According to Danny Pine, one of the world’s top anxiety researchers, one in five children experience anxiety issues by the time they reach adolescence.
As parents, you have a big role in helping them cope with it. Take small steps by listening to your child, validating their feeling of discomfort, and helping your child with coping mechanisms.
Here are some steps you can consider on how to deal with your child’s anxiety.
- Lookout for Physical Signs of Anxiety
Children may hide their fears and sometimes show physical signs like tiredness, headache or stomach ache regularly. Observe them and try to find the root cause with the help of a professional. Though children’s anxiety issues are common, get professional help when needed.
- Help your Child Relax
It’s always better to calm your child down before trying to find out why they’re anxious. Bombarding your child with questions immediately could cause their anxiety to worsen. Pacify them, and provide a safe space for them to confide in you about their fears.
- Make them Aware
When your child is upset don’t try to remove him or her from the situation. Be with them and make them aware that sometimes life can be difficult and scary. Just push a little and tell them that they are going to face it anyway. This way you can help your child manage anxiety.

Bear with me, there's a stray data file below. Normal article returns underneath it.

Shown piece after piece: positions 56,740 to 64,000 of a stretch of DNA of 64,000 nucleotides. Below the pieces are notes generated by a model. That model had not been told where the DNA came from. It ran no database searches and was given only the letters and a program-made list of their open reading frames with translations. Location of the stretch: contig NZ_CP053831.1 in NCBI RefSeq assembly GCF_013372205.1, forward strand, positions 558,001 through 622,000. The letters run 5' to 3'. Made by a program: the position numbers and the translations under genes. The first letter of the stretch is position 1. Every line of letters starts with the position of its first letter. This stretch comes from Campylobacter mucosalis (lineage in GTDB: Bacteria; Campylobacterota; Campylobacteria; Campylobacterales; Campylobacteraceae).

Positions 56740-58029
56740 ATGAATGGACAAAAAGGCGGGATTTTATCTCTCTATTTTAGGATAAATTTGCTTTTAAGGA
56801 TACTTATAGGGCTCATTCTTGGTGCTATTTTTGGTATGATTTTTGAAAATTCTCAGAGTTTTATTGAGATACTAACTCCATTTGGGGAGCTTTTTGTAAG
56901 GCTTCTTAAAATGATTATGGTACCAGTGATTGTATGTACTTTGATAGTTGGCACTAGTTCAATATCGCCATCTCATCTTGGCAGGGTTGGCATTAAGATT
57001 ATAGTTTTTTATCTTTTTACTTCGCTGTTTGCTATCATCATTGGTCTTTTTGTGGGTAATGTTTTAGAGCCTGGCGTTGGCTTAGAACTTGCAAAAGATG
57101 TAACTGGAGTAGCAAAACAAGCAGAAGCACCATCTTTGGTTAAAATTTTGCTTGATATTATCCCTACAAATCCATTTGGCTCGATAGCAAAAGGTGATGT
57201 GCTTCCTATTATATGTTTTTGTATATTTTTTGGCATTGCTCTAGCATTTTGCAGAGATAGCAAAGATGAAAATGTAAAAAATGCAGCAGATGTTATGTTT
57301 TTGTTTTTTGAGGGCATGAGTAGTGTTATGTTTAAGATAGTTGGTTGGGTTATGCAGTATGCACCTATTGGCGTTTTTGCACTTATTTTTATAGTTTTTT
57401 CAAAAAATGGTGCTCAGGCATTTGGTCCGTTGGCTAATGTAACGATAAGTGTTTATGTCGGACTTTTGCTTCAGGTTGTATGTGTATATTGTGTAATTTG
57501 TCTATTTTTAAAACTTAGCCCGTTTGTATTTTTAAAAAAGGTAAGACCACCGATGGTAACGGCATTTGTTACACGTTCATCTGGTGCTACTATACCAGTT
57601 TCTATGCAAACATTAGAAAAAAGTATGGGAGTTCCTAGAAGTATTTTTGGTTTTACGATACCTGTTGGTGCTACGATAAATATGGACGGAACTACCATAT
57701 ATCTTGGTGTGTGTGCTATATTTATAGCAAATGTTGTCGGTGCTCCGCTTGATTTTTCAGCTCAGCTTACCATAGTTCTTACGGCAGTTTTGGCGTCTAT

- Remember to Stay Calm
Children take many cues and mirror the behavior of the adults around them. As parents, you should stay calm when you know that your child is anxious. For example, on the eve of a game or match finals, ask him or her, “how do you feel about the coming match?” Your voice and body language should reflect confidence. This can help them stay calm as well.
- Avoid Build-up
When the wait for an important event is long, it’s quite natural to get sweaty palms. As far as possible, help your child by not going into a long discussion about the forthcoming event. Talk them through the anxiety by diverting their attention or challenging anxious thoughts.
- Respect Their Feelings
An anxious child needs emotional support and you need to respect their feelings. The reasons for their anxiety may seem silly to you, but it’s big deal for them. Be empathetic and remind them you’re there to help face their fears together.